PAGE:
Category Archives: history

Not just “Bernard” Sanders

As many people in the United States know, Vermont is a State in the Union. Like all other States, it has local government. UNlike most other States, the State’s Secretary of State (no connection with the federal one, currently Tillerson) maintains a list of local government non-civil service positions, viewable here.

I don’t know if the current Secretary of State wrote the descriptions or not, but some of them are a hoot. For example:

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Another lost business

Similar to Gioia, I found this in my grand mother’s attique:

delphianlogo

It is a 10 ream paper box. I have no idea what happened to the company, other than it disappeared in the pre-Internet days, so there is no record of it online… at all.

Any information would be welcome. It is a beautifully designed logo, especially the semicircle dots on the lowercase i’s.

A lost and forgotten standardized test

Probably everyone in the United States who went to school knows what a standardized test is. One of those fill-in-the-circles affairs that returns a percentile rank. Currently they are controversial on account of their potential use in teacher evaluations.

I found this certificate for an apparently long discontinued test, the National Educational Development Test:

NEDT

The Science Research Associates that Lyle Spencer signed for had just been bought by IBM at the time, according to Wikipedia. Per a paper in ERIC, it was administered at least as late as 1993, but probably not much after since there is next to nothing on the Internet about it. Also per that paper, it took until 1982 to delete “gender, racial or ethnic bias”. Shades of the oarsman-regatta question once on the SAT?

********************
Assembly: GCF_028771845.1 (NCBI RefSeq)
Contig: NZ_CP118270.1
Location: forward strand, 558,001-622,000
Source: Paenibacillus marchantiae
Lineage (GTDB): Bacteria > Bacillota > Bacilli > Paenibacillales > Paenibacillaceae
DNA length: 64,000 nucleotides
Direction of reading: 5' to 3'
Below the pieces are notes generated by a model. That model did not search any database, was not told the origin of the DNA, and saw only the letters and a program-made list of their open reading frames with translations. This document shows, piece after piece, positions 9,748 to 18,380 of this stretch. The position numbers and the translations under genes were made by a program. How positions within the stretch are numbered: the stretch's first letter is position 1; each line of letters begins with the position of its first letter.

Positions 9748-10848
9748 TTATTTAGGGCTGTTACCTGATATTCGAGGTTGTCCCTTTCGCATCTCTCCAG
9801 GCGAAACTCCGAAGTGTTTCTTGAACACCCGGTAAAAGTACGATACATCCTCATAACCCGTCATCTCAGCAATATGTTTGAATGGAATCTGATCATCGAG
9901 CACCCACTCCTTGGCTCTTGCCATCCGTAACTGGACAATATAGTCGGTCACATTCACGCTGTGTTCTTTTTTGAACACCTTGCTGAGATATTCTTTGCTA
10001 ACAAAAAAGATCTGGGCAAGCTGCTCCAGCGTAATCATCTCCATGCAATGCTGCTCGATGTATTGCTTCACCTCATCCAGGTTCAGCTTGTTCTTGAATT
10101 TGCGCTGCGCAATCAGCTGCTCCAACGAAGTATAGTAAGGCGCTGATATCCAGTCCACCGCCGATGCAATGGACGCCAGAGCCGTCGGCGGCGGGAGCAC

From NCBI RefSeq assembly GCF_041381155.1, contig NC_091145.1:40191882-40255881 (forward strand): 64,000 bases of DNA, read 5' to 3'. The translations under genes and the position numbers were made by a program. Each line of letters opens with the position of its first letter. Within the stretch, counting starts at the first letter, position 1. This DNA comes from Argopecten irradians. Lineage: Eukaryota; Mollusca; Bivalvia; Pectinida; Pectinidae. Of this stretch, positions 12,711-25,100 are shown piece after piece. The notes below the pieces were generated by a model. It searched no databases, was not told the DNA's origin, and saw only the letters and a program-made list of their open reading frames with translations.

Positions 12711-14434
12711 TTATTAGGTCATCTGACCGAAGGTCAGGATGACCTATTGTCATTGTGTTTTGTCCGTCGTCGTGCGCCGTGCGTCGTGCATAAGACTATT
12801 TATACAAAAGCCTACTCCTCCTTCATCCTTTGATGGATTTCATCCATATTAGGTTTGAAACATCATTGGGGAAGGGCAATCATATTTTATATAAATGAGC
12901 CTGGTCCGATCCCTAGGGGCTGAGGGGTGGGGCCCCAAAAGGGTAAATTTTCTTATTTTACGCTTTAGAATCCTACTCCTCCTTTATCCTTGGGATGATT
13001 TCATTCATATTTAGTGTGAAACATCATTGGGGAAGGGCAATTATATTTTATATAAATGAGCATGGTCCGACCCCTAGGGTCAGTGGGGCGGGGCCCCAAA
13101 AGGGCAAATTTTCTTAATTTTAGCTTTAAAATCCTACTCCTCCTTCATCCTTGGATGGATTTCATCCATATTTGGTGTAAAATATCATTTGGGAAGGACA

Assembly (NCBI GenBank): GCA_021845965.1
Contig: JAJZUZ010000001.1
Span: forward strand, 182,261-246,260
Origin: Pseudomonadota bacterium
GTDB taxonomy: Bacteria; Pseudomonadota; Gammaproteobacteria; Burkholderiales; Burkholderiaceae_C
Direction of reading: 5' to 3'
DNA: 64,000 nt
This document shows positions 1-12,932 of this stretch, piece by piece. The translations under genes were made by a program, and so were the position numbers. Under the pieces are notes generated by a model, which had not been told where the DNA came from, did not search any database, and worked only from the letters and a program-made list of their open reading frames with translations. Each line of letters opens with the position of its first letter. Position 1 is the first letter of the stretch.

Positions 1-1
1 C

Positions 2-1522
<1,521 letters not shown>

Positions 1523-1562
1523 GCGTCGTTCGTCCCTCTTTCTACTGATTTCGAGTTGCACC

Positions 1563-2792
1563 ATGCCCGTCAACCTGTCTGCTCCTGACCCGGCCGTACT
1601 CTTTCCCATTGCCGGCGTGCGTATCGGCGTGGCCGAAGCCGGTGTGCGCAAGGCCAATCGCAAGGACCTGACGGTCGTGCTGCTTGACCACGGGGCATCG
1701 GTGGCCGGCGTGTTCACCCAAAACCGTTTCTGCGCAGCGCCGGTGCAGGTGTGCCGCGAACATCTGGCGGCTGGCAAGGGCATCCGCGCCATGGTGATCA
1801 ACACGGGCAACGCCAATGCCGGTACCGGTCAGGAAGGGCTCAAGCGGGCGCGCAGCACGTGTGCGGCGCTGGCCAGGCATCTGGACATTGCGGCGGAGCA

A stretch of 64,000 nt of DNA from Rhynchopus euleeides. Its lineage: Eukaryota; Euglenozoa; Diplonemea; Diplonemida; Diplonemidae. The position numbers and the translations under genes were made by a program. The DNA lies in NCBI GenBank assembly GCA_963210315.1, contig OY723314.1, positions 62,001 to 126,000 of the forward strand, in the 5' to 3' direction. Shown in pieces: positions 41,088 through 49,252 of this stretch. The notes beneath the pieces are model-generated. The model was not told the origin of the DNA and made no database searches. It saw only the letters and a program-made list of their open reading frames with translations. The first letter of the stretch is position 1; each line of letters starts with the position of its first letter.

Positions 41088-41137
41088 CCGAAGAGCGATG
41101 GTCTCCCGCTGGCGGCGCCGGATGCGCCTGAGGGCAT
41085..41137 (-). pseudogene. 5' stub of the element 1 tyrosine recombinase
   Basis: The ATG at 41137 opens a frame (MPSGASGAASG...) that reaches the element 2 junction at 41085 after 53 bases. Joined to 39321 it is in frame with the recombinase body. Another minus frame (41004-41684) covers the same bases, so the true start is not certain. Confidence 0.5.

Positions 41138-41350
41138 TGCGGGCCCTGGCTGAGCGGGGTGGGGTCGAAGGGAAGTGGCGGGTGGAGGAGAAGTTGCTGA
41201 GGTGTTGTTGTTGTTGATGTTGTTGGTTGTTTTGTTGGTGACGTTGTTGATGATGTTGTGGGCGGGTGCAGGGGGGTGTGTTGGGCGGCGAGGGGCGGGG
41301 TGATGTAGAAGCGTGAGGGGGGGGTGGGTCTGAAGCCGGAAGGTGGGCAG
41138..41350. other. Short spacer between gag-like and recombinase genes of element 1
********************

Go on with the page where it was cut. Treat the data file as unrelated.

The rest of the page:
Anyway, I notice this particular paper didn’t bother to tell the awardee what their performance was, just that it was “outstanding”.

A Visit to Satan

Every Christmas season (in the United States at least), two notoriously bad seasonal films are aired “for the lulz”. They are “Santa Claus Conquers the Martians” (wiki, IA) (you can’t beat a title like that) and “Santa Claus” (wiki, IA) of K. Gordon Murray. Both of these are hilariously bad in ways their creators probably didn’t intend. However, they are feature films, which can make watching them hard.

For a shorter, lighter dose of Christmas nonsense, I present the little known, but just as bad, “A Visit to Santa” by Clem Williams. A short little flick (less than 15 minutes) containing Santa and some children wandering around a 1960s shopping mall in (according to reviewers) Pittsburgh, Pennsylvania. Pay particular attention to the Tom Swift-like obsession with transportation technology: Santa has a rocket (!) and magic helicopter (!!).

Even if you don’t, or can’t, watch the film itself, I highly recommend reading the reviews, which are a hoot.